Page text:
Actually, many people prefer the word ‘spiritual’. I use it often as well. But we need to be careful in using it. This is because temporal life and spiritual life should not be separated. Rather, the spiritual life has a deep impact on the temporal life, and the temporal life is deeply linked as well to the spiritual life. In this sense, the bible is not divided and emphasis is placed on holistic faith. Emphasis on the spiritual may seem holy, but what is really spiritual could be the close link to the temporal life. Thus, changes in real life could be said to be accompanied by spiritual changes.
But these people here don’t have any changes in their own life… They only say that Jesus was resurrected as a ghost. So the reduced idea of Jesus’ resurrection as a ‘ghost’ is located at the very base of this thought.
Especially in Luke, Jesus’ bodily resurrection is emphasized, perhaps because it received such challenges a lot. Verse 30 implies how He ate with two disciples, and also in verses 42-43, He ate a broiled fish. Jewish literature at the time states that ‘angles do not eat or drink.’ (Tobit 12:19) For those who take Jesus’ resurrection as a fictional event, Luke would like to clearly say that His resurrection was a bodily one.
Beloved church members! Jesus’ revival was not only that of a ghost. It was also one of the bodies that could see, touch, and eat. This is important because trusting Jesus and living a new life is not only limited to the spiritual part. Rather, as Jesus Christ’s resurrection was wholly, those who believe in the true revival must change their life wholly.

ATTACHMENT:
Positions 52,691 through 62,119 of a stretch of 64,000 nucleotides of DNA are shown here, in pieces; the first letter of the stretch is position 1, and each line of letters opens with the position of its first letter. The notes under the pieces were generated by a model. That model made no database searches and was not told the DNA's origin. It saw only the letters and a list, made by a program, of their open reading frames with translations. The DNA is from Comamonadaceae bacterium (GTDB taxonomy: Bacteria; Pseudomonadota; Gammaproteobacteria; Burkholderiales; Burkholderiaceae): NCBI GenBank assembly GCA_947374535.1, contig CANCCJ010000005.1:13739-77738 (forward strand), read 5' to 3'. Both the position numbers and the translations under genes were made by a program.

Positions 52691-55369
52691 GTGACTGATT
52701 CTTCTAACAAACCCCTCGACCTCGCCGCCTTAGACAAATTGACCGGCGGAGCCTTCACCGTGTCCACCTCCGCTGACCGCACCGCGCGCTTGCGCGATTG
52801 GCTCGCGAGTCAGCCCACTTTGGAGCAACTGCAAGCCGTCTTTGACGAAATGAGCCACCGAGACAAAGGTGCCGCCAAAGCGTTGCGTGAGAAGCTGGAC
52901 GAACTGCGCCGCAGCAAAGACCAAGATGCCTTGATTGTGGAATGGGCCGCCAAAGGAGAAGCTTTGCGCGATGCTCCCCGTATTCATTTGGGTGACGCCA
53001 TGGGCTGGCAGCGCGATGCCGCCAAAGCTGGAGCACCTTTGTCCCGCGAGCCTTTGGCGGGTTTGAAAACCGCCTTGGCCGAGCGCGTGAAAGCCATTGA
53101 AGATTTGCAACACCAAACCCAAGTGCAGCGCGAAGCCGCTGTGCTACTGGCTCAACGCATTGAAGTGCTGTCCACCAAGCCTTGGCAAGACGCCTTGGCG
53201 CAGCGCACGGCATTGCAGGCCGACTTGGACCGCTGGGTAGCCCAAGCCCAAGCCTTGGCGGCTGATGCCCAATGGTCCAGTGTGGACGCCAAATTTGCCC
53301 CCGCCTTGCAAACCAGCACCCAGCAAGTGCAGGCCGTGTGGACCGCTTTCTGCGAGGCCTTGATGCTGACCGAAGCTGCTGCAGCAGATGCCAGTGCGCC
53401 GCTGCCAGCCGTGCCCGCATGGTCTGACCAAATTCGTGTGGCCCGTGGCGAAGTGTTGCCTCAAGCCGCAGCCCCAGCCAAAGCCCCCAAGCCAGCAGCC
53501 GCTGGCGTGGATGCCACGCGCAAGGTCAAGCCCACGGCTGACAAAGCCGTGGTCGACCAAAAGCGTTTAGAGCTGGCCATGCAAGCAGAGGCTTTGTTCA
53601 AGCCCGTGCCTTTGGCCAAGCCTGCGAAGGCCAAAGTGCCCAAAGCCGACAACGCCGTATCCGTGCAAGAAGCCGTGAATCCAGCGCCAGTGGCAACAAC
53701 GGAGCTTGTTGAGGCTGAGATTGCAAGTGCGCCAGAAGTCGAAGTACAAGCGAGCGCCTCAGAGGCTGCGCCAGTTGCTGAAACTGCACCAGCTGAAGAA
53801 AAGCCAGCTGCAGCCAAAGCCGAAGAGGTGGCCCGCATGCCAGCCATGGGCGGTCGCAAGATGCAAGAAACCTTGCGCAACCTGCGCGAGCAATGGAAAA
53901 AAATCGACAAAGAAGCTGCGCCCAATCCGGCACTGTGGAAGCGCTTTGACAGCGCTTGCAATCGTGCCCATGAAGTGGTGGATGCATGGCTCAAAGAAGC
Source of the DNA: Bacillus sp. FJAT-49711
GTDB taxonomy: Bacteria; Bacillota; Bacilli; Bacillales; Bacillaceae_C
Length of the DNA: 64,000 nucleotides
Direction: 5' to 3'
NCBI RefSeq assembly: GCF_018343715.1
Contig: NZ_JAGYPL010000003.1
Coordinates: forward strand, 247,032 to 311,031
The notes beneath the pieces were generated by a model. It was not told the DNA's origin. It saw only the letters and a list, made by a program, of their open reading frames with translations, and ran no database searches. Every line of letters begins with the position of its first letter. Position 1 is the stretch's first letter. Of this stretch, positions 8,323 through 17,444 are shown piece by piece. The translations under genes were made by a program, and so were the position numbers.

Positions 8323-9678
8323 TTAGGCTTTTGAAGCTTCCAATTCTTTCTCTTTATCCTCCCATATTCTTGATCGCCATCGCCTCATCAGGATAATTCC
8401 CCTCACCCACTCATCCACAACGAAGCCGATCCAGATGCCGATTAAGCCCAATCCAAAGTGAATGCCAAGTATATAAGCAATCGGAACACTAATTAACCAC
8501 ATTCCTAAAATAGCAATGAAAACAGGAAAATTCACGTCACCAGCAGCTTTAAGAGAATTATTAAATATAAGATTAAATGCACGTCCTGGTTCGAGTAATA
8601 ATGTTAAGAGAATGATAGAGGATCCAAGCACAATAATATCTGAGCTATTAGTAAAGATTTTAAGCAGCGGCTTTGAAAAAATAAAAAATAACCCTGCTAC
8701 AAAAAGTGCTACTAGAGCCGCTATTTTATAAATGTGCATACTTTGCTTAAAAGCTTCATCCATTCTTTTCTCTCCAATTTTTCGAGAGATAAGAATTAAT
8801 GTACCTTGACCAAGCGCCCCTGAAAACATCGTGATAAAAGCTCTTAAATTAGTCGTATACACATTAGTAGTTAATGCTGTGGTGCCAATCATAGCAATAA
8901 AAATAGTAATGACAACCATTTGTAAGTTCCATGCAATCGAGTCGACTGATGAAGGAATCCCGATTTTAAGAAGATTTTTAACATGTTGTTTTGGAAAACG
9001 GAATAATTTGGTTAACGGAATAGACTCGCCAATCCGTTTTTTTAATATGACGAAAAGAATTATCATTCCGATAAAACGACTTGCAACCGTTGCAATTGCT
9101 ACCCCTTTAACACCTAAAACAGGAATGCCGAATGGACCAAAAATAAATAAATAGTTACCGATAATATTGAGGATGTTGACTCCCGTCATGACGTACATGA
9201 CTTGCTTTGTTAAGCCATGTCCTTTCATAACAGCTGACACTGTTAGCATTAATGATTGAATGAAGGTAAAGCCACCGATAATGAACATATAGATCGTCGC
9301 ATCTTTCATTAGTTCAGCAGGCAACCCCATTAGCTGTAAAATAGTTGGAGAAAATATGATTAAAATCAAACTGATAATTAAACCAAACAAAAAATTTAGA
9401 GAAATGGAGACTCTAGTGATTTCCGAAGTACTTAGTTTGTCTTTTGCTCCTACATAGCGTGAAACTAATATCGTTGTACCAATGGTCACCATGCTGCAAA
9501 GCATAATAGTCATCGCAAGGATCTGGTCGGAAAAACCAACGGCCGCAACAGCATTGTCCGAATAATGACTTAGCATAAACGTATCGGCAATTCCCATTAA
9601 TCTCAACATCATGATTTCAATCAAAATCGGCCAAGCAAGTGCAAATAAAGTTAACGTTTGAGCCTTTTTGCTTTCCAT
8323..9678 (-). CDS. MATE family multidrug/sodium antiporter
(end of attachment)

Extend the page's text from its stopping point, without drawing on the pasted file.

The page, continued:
The disciples’ first impression of Jesus’ revival was to believe it as ghostly… This can be a totally incomplete understanding. Then how can we know for certain Jesus’ revival?
Instead of thinking the revival as ‘ghostly’, we can instead think of it as something we can touch and see. But as I mentioned earlier, verse 20-29 in John reads “Because you have seen me, you have believed; blessed are those who have not seen and yet have believed.” This means that just seeing cannot be the entire faith. But transcendent faith is to see something that cannot be seen.
Is it confusing? If to see it as ghostly is imperfect and to see it through our eyes is uncertain, how must we believe the revival… About this, I want to say: Verse 44 reads “He said to them, "This is what I told you while I was still with you: Everything must be fulfilled that is written about me in the Law of Moses, the Prophets and the Psalms."
Also verse 45 reads “Then he opened their minds so they could understand the Scriptures.” Earlier already, He appeared to the two disciples heading to Emmaus, verse 32 states “They asked each other, ‘Were not our hearts burning within us while he talked with us on the road and opened the Scriptures to us?’”